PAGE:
The Struggle to Know

When I applied to colleges as a linguistics major in 2013, I had done virtually no research. A friend of mine had told me linguistics was about language. I was taking AP Spanish at the time and I loved speaking and listening to music in Korean, and that seemed like reason enough to walk down that path.

It was not until I came to New York City to study it that I realized linguistics was a social science that was challenging, technical, and at times impossible to wrap my head around. Thankfully, I loved it, and now, as I begin taking the final courses necessary to complete my major, I feel extremely lucky to have made the right decision in spite of my rashness.

But it makes me wonder: how many happy endings can I expect to come out of choices I make that are backed by absolutely no knowledge?

When I was in high school, my mother often yelled at me for missing out on important things. I would miss deadlines for singing competition entries, or find out that someone from a college I had applied to had come to visit our school only after my friends had come back from the event.

“If you keep this up,” she warned me, “one of these days you will miss something extremely important.”

I have missed some important things in the past few years. It is embarrassing, frightening, and humbling to realize that if I had just taken the time to find the right information, I might not have had to suffer the consequences of making a huge mistake. And as I grow older, there is less room for error. There is more I need to be aware of. Nobody will spoon-feed me that knowledge, or even remind me to figure it out.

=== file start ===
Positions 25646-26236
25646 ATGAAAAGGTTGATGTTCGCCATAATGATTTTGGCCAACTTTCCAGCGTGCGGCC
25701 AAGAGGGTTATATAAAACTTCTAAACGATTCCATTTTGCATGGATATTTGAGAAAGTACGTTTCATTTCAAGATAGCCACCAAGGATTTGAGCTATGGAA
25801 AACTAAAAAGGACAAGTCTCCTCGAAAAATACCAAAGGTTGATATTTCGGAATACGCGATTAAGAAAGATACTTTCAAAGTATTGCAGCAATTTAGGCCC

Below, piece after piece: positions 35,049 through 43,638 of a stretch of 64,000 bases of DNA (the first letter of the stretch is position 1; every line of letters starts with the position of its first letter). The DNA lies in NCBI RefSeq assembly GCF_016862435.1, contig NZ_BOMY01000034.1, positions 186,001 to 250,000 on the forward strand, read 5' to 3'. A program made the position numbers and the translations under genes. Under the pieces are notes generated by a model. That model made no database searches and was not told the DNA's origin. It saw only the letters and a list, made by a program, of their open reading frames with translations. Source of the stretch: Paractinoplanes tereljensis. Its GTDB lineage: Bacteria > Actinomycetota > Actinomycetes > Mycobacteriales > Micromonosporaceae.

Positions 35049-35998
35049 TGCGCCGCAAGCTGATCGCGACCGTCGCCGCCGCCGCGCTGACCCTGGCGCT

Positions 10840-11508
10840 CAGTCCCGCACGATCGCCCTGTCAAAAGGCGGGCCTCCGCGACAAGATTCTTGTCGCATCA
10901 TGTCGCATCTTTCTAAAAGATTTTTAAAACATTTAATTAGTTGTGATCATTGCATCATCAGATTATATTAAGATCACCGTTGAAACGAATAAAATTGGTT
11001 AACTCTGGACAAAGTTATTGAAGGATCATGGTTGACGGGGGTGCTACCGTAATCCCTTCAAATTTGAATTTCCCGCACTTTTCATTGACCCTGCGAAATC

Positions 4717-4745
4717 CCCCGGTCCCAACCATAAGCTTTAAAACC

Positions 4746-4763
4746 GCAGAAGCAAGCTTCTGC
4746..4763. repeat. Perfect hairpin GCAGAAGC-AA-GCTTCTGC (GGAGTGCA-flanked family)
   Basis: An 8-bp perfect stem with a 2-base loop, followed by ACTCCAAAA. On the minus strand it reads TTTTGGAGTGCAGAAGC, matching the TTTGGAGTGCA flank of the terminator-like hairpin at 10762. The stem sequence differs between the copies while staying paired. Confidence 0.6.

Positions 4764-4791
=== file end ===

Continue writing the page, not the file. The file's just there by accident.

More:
Knowledge does not come easily—it is a thing found only through active pursuit. A lack of knowledge is the result of laziness. I can only learn when I decide to search for answers to my questions. There was a time when all I needed to know came from my teachers and parents, and now there are so many things I need to know that other people are not obligated to teach me. I am responsible for my plans and my concerns, and there is nobody I can blame if ever a lack of information keeps me from addressing my needs and desires.

The people I most admire are people that are always in the loop. My mother is a cooking instructor and half the time she is experimenting with recipes in the kitchen, and the other half she has her head buried in cookbooks. My friend Yash, who loves sports, could tell you about what has happened in the sports industry in the past 24 hours anytime you ask. I know people who do this with music, politics, entertainment. Not surprisingly, these people are role models of maturity and adulthood, the people that have embedded learning into their daily routine. They know what they know, and what they do not know. And when they do not know something, they do what they need to figure it out. To be knowledgeable is to be informed. To be informed is to be powerful.